Last night’s move in stocks came out of nowhere.
China and most of Asia were on holidays for the lunar new year. Japan, where markets were open, saw stocks rally more than 1% and while the ASX lagged, with no change, there was little indication as the Australian market closed that European stock prices would collapse or that the Dow would be off more than 300 points at one stage.
The fact that the selling came out of nowhere is an ominous sign according to Chris Weston, IG markets chief market strategist. In a note to clients this morning Weston said, “for those who have traded the overnight move it almost feels like something big is brewing, similar to 24 August and the quasi-flash crash capitulation move we saw.”
A capitulation in prices implies a big self off is coming. That’s something Weston sees as necessary for markets to begin to sustainably recover.
“These markets need a strong shake up and sharp downside move, followed by a wave of buying to settle things down. But until that comes there will be no clarity, absolutely no confidence and a bucket load of concern. There’s concern the volatility will feed through into real economics and central banks will be pretty much powerless to stop it,” Weston said.
But Weston goes further. He highlights that traders and investors are, to a certain extent, lost at the moment unsure what’s next or what will be a salve for their fears.
Here’s his take [our emphasis]:
It almost feels as though the markets are pushing central banks into some kind of action, but they don’t know exactly what it is they want. Deeper negative rates could have untold, dire consequences. Further balance sheet expansion through QE could only lead to more disappointment and an even deeper credibility issue, not to mention dislocations in markets. What we are seeing is a ferocious destruction of wealth and confidence, with some rather powerful bearish trends developing. Traders and investors need to adapt, if they haven’t done so already.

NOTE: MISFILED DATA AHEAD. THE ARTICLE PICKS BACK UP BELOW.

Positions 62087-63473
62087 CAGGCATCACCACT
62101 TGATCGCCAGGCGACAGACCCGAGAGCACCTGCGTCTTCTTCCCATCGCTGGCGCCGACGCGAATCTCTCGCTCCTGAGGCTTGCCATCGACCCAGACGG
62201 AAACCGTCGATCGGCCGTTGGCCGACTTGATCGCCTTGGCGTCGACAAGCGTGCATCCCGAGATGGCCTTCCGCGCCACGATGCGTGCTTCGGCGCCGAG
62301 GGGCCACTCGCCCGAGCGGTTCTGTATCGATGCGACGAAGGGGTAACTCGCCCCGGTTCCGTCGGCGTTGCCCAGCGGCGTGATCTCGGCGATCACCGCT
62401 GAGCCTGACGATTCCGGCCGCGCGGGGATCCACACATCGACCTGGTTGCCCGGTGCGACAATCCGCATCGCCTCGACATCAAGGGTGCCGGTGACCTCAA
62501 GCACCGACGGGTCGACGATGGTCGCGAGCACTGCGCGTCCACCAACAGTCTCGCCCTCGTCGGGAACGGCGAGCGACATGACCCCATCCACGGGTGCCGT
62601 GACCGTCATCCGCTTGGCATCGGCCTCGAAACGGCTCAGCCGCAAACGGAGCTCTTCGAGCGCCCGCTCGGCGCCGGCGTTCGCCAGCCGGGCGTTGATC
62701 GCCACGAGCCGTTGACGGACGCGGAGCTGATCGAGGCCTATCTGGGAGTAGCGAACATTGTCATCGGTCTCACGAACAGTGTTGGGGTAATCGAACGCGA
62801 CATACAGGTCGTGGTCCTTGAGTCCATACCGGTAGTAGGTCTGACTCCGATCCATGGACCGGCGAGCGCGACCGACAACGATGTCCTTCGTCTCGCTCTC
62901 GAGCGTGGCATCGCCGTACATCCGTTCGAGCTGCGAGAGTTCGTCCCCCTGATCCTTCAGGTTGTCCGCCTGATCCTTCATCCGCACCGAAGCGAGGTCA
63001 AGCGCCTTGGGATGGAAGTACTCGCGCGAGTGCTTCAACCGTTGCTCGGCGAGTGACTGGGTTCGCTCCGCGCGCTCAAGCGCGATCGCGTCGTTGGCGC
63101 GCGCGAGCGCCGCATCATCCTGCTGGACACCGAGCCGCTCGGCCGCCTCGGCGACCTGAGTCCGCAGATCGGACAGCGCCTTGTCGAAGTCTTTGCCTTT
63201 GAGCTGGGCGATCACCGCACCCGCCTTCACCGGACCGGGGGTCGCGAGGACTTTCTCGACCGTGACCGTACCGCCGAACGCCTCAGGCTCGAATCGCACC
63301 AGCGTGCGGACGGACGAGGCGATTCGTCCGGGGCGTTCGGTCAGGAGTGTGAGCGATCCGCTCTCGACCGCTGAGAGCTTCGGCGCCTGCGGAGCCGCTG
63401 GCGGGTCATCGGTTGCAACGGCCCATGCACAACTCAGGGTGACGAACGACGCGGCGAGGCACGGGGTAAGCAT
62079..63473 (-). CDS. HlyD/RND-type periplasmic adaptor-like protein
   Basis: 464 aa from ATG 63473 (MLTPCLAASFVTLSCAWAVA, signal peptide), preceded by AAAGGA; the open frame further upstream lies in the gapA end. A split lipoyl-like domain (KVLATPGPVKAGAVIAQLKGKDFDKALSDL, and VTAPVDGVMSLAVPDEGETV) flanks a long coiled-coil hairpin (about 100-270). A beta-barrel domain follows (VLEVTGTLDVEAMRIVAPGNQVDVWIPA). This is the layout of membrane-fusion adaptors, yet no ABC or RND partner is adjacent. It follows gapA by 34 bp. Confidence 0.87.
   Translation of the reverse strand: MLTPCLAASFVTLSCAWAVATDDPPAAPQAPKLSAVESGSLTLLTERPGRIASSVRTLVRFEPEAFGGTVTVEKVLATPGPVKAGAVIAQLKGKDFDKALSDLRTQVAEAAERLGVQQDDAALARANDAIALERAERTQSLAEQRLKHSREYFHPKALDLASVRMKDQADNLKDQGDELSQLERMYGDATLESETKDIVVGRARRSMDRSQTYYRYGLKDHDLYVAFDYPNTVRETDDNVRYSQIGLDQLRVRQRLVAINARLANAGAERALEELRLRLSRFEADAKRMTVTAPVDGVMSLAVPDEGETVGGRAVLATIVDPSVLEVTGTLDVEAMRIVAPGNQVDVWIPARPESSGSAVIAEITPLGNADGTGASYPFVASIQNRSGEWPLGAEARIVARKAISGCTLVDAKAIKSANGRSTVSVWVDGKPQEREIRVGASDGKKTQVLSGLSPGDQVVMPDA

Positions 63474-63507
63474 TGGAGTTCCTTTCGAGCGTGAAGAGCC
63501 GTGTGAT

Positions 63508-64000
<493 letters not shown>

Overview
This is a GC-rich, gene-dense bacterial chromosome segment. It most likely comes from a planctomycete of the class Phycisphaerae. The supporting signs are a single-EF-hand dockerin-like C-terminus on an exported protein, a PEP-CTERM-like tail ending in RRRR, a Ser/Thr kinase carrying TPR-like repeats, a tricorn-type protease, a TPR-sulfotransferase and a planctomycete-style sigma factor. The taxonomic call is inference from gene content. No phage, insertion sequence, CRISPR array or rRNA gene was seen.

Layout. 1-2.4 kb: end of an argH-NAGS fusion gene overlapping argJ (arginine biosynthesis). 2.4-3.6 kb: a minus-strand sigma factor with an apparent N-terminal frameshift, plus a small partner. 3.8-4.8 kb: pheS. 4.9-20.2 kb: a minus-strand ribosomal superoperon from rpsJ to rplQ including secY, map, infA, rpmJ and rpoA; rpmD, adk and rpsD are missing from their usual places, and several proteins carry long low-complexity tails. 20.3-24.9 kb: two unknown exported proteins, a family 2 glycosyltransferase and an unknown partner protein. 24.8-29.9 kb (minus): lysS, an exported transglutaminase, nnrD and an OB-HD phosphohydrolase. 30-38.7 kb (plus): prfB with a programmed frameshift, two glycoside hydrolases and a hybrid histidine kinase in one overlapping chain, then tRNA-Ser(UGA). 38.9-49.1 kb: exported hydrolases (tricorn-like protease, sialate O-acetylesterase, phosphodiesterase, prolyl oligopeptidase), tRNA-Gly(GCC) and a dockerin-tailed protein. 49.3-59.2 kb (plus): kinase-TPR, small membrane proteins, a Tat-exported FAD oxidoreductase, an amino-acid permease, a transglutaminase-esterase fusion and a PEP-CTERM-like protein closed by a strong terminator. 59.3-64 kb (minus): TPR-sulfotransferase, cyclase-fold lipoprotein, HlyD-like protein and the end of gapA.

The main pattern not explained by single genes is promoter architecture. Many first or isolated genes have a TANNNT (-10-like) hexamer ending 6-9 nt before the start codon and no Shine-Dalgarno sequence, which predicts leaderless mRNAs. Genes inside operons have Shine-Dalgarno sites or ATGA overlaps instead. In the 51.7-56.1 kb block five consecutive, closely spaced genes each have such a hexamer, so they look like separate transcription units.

The question of how far the markets need to fall before they can heal, and investors and traders can feel more comfortable about buying, is a vexed one. But there is a guide in the kind of levels and triggers many traders use when they trade day in and day out.
As I wrote in my AxiTrader morning report , ask any trader “what’s one of the easiest trades in the world?” and they are likely to tell you that “after a long run (on any timeframe) markets will normally have a time or price consolidation. Often the combination sees the market drop (or rally) to the 61.8% retracement level. That’s 1700/1720 on the S&P 500.”
It’s been my trading target all year and remains so. It’s likely it would satisfy Weston’s belief that “markets need a strong shake up and sharp downside move,” as well. Perhaps then traders in the US, globally, and here on the ASX, might find the voice to shout but.
Unless of course stocks keep falling.
Here’s the chart: